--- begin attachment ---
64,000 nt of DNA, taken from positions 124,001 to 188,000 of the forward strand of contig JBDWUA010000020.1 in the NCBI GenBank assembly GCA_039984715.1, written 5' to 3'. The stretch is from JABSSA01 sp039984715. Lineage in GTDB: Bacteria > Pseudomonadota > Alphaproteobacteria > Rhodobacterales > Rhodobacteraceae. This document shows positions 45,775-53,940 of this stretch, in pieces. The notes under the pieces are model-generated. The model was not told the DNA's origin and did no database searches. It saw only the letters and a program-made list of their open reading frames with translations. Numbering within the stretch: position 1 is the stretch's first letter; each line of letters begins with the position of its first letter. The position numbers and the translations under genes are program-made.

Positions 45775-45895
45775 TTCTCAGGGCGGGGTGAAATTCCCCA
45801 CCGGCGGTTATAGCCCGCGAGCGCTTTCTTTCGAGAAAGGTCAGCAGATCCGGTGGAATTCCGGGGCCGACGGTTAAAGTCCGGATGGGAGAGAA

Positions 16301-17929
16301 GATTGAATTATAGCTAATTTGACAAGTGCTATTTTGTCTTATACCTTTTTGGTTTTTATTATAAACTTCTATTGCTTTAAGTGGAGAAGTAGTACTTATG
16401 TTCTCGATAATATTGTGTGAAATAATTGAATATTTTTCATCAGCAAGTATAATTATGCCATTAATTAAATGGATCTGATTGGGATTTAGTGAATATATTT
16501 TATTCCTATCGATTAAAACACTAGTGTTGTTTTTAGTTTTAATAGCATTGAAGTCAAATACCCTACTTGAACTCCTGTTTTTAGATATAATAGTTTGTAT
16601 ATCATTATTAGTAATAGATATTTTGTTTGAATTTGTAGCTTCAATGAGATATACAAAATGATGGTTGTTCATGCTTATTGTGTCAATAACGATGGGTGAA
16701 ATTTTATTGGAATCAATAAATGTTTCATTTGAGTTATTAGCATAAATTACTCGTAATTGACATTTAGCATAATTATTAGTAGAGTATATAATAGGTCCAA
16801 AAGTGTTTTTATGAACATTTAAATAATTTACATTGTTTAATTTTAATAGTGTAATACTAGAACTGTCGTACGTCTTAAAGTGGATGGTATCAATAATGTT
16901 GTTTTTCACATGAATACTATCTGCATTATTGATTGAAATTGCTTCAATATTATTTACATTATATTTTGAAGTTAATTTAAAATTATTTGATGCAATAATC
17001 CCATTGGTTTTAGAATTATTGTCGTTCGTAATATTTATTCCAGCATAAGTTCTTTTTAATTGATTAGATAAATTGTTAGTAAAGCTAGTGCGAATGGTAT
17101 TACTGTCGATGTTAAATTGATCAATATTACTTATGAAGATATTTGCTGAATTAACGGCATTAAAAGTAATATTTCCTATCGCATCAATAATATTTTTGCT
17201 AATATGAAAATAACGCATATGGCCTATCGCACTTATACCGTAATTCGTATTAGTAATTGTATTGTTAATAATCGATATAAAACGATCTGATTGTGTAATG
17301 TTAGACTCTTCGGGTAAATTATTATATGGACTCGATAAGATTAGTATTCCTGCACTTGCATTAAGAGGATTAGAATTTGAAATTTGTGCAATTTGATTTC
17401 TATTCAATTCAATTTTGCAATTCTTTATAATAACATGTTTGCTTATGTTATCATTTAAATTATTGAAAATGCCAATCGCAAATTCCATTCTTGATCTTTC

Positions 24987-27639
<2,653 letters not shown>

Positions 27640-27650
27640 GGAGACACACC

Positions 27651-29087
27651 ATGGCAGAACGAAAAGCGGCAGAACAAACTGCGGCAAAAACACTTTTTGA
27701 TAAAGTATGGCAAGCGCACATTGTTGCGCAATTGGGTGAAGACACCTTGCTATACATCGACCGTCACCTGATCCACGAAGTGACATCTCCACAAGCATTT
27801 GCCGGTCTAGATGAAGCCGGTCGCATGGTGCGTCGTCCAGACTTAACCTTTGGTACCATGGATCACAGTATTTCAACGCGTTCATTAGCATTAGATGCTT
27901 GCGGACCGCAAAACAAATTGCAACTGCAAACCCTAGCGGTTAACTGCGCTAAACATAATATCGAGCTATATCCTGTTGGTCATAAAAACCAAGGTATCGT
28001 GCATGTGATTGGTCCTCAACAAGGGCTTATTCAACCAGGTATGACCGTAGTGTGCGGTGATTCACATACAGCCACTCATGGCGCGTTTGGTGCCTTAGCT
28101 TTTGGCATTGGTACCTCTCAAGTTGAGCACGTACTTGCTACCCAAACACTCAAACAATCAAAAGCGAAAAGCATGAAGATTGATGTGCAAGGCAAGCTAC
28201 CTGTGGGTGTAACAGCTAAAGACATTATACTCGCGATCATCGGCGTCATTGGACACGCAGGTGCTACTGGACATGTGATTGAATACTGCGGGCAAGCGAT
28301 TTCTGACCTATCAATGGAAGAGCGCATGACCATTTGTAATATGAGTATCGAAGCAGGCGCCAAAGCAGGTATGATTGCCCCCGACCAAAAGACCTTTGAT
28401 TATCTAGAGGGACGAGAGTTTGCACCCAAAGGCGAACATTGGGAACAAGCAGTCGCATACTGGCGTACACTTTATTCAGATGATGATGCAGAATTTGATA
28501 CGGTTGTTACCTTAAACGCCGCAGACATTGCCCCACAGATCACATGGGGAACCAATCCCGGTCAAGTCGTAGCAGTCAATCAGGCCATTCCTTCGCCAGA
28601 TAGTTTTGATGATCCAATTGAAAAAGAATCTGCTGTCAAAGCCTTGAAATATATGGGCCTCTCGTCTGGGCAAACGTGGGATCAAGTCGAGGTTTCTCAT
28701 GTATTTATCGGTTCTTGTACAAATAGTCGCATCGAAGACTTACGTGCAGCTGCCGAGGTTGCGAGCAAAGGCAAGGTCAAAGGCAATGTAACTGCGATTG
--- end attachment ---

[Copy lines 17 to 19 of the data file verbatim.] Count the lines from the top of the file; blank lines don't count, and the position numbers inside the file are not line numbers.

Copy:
17401 TATTCAATTCAATTTTGCAATTCTTTATAATAACATGTTTGCTTATGTTATCATTTAAATTATTGAAAATGCCAATCGCAAATTCCATTCTTGATCTTTC

Positions 24987-27639
<2,653 letters not shown>